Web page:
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    $\begingroup$ @ㄴㄱ I think we can see the validity of the first equality this way. Note I took limit along $z= -1 + it$ as $t\to 0^+$ in my answer, because it may be potentially risky to take $\log (-1)=\pi i$ perfunctorially and there are other possible candidates for this value, such as $-\pi i$ or even $\pm 3\pi i$, etc. That's why we use branch cut of complex log and I took the limit approach. If we take the same limit $z=-1+it, t\to 0^+$, then the first equation would give the correct result - $\endgroup$ – Myeonghyeon Song Jul 31 '19 at 14:18
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    $\begingroup$ $$ \lim_{\epsilon \to 0^+}\frac{\log(-a-i\epsilon)\log(-a+ i\epsilon)}{2(a+1-\epsilon)} = \frac{\left(\log a-\pi i\right)\left(\log a + \pi i\right)}{2(a+1)} = \frac{\ln^2 a + \pi^2}{2(a+1)}.$$ (Or we can take limit as $z=-1+it, t\to 0^-$ to get the same result.) And according to Dave's answer, for general principal value integral $\int_0^\infty \frac{\log x}{(x+a)(x-b)}dx$, we should take two sided limit $\lim_{t \to 0^+}\frac{f(-b+it) + f(-b-it)}2.$ $\endgroup$ – Myeonghyeon Song Jul 31 '19 at 14:20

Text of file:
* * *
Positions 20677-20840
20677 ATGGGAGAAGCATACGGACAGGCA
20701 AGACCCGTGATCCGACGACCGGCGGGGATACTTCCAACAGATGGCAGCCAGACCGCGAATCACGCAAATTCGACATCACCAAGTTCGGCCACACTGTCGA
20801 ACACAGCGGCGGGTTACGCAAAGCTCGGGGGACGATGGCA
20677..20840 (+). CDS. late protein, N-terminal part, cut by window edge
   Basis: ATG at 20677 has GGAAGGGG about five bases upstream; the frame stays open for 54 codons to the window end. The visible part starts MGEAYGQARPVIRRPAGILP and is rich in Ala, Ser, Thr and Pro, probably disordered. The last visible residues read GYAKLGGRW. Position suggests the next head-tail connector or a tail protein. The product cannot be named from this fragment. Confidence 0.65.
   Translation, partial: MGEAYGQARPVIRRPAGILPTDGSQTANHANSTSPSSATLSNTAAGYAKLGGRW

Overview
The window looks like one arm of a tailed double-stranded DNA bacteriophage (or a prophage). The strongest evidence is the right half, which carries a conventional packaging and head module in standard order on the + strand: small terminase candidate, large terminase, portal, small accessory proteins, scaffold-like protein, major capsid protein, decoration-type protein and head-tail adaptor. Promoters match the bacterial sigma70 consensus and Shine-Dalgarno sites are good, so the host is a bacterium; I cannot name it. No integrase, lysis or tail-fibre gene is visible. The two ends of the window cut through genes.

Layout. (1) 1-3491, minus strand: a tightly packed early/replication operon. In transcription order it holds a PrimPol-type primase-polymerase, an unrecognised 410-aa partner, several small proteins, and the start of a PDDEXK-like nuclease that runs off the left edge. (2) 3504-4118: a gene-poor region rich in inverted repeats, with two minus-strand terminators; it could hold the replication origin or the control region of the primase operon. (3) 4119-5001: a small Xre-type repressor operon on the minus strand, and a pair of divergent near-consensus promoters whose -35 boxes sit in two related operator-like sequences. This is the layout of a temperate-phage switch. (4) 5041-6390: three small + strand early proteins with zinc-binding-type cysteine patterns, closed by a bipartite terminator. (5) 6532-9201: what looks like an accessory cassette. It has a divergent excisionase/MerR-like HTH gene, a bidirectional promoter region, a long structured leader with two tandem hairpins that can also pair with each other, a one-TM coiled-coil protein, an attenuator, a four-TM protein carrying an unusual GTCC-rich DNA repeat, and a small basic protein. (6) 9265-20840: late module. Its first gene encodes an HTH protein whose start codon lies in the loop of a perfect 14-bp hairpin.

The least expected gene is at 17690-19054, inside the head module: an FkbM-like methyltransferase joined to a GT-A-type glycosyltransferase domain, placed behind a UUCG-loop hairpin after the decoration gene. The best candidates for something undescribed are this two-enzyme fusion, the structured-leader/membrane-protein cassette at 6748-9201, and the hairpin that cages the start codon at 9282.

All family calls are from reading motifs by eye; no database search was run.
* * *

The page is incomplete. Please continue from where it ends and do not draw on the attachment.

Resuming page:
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  1. In fact, the equation $$\int_0^{\infty}\frac{\ln x\mathrm{d}x}{(x+a)(x+b)}=\frac{(\ln a)^2-(\ln b)^2}{2(a-b)}$$ holds for all distinct complex $a$, $b$ not lying on the nonpositive real axis, as follows immediately from the contour integral representation $$\int_0^{\infty}\frac{\ln x\mathrm{d}x}{(x+a)(x+b)}=-\int_H\frac{\mathrm{d}x}{2\pi\mathrm{i}}\frac{(\ln x)^2}{2(x-a)(x-b)}\text{.}$$ Here $H$ is a Hankel contour about the negative real axis—where the branch cut of $\ln$ is chosen to be.

  2. Even if $b<0$, we may consider the Cauchy principal value $$\mathrm{P}\int_0^{\infty}\frac{\ln x\mathrm{d}x}{(x+a)(x-\lvert b\rvert)}\text{.}$$ In this case, we may use the Sokhotski–Plemelj theorem to arrive at $$\mathrm{P}\int_0^{\infty}\frac{\ln x\mathrm{d}x}{(x+a)(x-\lvert b\rvert)}=\frac{(\ln a)^2-(\ln \lvert b\rvert )^2+\pi^2}{2(a+\lvert b\rvert)}\text{.}$$